PDfig245The screw D may also work in a case, whose sides E, E, should just touch the threads of the screw as lightly as possible.”

Notes: This is an extremely interesting and simple design for achieving parallelism in a leg-vise, by restricting the movement of the runner inside the case. The concept is similar to the  Pinless Leg Vice, (designed by Richard Maguire) which uses a linear bearing. Technically, if the runner A, is constrained by the case, then the vice is not able to wrack. The longer the runner is, the more efficient this becomes.

Anyone built something similar to this?

Parallel devices for leg vises (ii): The Croix de St. Pierre

The “Croix de St. Pierre” or “St. Peter’s Cross”.

In fig. 243 the Croix de St. Pierre, its manner of action, and the mode of fixing it, is shown in a section of the bench and bench-vice, which affords the most convenient method of exhibiting these points clearly and intelligibly. In this figure, A represents the bench-top, B the bench-front, C the bench-leg, opposite to which the bench-vice D is placed, E the bench-screw, and F the block at the back of the bench-leg, perforated by a female screw, in which the bench-screw E works.

PDfig243It will be noticed that in this figure, the cheek of the bench-vice, instead of being about the depth of the board which forms the bench-front or a little deeper, as in the ordinary carpenter’s bench, is long and comparatively narrow, extending downwards nearly to the ground. It is, moreover, placed exactly opposite the leg of the bench, so that the bars which form the cross may be conveniently attached to both bench and bench-vice, and work in a suitable manner.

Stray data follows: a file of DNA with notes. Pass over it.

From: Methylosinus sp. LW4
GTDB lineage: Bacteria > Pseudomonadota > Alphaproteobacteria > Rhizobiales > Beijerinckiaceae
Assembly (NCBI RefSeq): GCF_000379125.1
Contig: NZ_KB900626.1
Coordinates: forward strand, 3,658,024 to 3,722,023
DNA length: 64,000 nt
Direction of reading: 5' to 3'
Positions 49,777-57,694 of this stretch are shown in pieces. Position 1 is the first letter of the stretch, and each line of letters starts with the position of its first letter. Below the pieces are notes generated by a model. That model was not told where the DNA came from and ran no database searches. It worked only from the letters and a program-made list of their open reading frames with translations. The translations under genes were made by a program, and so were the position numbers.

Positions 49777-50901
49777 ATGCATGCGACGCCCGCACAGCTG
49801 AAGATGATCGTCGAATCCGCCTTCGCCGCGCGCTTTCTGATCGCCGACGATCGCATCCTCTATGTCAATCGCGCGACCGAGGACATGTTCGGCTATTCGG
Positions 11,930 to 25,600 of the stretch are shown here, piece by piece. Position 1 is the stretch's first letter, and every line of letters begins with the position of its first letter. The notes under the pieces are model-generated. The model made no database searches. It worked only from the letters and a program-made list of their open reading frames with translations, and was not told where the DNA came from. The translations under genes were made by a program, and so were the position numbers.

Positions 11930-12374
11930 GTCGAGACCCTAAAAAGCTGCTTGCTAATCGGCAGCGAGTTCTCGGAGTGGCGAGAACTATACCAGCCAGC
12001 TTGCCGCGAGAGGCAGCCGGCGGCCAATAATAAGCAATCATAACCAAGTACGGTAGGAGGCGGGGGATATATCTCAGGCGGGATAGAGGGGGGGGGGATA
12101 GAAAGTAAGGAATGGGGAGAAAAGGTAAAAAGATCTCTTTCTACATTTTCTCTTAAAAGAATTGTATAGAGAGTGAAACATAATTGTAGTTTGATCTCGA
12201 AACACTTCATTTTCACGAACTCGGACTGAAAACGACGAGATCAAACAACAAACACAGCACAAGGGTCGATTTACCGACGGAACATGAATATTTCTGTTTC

The Croix de St. Pierre is nothing more than two flat bars of iron of equal length connected at the centre of each by a pin, G, about which they freely turn. For the reception of the bars, two deep grooves, H and K, are cut in the bench-leg and cheek of the bench-vice, exactly opposite each other, and of the width of the two bars placed together or just a trifle more. The ends L and M of the bars are fastened by pins running through the bench-leg and bench-cheek respectively. The other ends N and O are left free, and work up and down the bottom of the grooves, which may be lined, if desired, with a piece of iron plate cut to fit them exactly.